The state House and Senate Education committees met Wednesday to discuss reopening plans for schools this fall amid the COVID-19 pandemic, but an important perspective was left out of the conversation — teachers.
Conversations on safe reopening plans, and if in-person learning is a possibility at all this fall, are happening at federal, state and local levels. Gov. Gretchen Whitmer, President Donald Trump and the Michigan legislative Republicans have all released their own plans. GOP plans stress the need for in-person learning, while Whitmer said school buildings shouldn’t open in geographic regions where COVID-19 caseloads are too high.
Invited to speak at the hearing were representatives from a national school choice group, a charter school management company, the Michigan Association of School Psychologists, Michigan Association of School Social Workers, Michigan School Counselors Association, the medical director for the Flint Community Schools Wellness Program and three superintendents from the Upper Peninsula.
“The one group of people that we have not heard from today are teachers,” state Rep. Darrin Camilleri (D-Brownstown Twp.), a former teacher, said near the end of the meeting. “As we talk about reopening, I hope that we are also centering the experience of the educators who we are expecting to do the work. Because by us saying that they have to open, we also need a workforce that is going to be there, be able to be safe, work with our students, make sure that they feel uplifted, that they are growing and learning at the same time and that our educators are empowered to do the work safely.”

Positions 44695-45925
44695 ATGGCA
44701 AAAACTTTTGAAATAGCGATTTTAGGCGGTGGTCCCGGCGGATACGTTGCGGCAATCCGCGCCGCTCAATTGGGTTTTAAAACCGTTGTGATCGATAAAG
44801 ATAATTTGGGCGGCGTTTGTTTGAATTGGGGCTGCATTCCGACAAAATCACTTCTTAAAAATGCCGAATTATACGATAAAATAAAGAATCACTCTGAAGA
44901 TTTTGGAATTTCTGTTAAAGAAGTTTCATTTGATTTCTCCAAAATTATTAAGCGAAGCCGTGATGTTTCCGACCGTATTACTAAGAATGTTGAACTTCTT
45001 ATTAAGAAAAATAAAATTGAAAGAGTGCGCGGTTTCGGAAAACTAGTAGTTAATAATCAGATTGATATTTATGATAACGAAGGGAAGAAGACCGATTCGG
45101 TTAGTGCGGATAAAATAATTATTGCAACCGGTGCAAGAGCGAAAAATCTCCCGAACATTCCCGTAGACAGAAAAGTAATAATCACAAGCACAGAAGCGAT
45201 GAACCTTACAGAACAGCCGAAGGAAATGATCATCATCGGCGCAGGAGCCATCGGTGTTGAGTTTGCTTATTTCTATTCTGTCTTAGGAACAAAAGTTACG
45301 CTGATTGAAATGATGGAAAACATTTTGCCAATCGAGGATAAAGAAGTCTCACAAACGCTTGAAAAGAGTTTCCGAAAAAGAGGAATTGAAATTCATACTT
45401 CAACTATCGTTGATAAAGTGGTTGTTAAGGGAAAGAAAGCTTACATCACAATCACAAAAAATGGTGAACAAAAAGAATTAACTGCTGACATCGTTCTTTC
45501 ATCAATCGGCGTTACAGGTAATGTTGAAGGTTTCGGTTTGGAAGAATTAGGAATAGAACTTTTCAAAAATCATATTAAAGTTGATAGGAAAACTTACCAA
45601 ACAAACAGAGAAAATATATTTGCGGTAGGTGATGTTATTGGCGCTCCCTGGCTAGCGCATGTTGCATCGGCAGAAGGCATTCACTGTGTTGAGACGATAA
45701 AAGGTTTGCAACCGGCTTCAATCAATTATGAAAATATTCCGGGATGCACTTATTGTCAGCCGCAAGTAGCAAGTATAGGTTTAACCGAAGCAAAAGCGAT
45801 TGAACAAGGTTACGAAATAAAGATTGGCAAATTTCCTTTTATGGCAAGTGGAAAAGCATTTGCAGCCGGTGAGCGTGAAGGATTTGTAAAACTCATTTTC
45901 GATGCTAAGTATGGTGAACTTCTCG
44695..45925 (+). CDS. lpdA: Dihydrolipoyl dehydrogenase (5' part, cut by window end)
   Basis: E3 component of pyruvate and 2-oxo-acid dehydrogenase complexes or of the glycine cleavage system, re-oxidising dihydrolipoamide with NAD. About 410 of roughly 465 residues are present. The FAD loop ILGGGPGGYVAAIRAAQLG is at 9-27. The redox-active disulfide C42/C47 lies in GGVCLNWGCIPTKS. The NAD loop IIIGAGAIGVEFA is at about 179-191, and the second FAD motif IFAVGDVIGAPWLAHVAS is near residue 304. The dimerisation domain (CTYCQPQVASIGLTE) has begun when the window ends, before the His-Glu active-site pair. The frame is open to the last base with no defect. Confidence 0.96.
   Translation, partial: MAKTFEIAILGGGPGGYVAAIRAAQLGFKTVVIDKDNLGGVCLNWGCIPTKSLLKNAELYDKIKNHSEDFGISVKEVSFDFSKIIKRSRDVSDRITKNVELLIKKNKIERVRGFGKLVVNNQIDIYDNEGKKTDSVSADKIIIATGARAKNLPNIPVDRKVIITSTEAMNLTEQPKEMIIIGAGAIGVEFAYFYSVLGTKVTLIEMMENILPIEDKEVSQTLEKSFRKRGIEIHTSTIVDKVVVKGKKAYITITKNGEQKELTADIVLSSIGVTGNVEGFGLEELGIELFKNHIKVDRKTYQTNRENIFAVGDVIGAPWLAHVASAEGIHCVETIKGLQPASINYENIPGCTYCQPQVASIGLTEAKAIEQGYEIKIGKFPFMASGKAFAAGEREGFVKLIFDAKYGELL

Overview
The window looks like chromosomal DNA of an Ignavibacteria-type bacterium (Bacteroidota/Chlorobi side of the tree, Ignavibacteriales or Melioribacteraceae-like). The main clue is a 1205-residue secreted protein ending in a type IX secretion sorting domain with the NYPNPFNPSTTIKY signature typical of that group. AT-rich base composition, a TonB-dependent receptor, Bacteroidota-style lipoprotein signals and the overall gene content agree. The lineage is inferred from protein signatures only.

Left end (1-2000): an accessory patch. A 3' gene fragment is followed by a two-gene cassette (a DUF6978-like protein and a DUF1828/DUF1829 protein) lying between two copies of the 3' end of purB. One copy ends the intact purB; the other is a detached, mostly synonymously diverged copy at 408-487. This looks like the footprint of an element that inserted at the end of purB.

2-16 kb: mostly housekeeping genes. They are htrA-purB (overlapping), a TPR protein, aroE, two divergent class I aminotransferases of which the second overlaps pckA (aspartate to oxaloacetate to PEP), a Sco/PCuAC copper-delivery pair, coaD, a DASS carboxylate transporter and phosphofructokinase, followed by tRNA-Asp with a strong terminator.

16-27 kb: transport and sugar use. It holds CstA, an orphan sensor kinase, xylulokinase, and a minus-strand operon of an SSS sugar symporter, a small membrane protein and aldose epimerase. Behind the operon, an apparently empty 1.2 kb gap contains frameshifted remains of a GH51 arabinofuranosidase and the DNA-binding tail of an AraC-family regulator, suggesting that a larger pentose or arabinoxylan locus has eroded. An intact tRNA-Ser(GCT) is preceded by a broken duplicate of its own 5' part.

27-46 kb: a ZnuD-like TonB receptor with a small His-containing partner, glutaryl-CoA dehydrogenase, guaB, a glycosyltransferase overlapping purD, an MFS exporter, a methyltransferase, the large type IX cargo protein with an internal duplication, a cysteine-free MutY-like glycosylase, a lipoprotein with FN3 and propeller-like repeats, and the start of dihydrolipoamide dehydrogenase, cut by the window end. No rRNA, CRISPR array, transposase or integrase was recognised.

Rep. Matt Koleszar (D-Plymouth) said the lack of educators asked to speak Wednesday was “disheartening.”
“I was a teacher for 12 ½ years before I was a state representative and I found it was very frustrating that nobody ever asked for the opinions of the teachers who are on the front line with our students,” Koleszar said. “Once again we are seeing Lansing play out that same scenario when we should have learned from previous examples, and there are countless examples. But instead, we’re doing the same thing.”
The first panelist to speak in front of the joint committee was Zack Eckert, the Midwest regional advocacy director for Excellence in Education, a Tallahassee, Fla.-based school choice organization founded by GOP former Florida Gov. Jeb Bush.
State Sen. Dayna Polehanki (D-Livonia) raised concerns about Eckert’s lack of expertise in Michigan schools and the bills being raised at Wednesday’s meeting. However, state Sen. Lana Theis (R-Brighton) quashed her concerns, stating that the House committee chair, State Rep. Pamela Hornberger (R-Chesterfield Twp.), is the one “deciding who is actually going to be speaking.”
“I just found it galling that here we are talking about what’s best for Michiganders and this return-to-learn endeavor, and we have a guy who’s zooming in from Indiana, who works for a company from Florida and who seems to be … not adequately aware of what’s contained in the house bills, which were supposed to be the topic today,” Polehanki told the Advance.
The meeting was convened to discuss the GOP’s bill package and their “return-to-learn” plan for the next school year.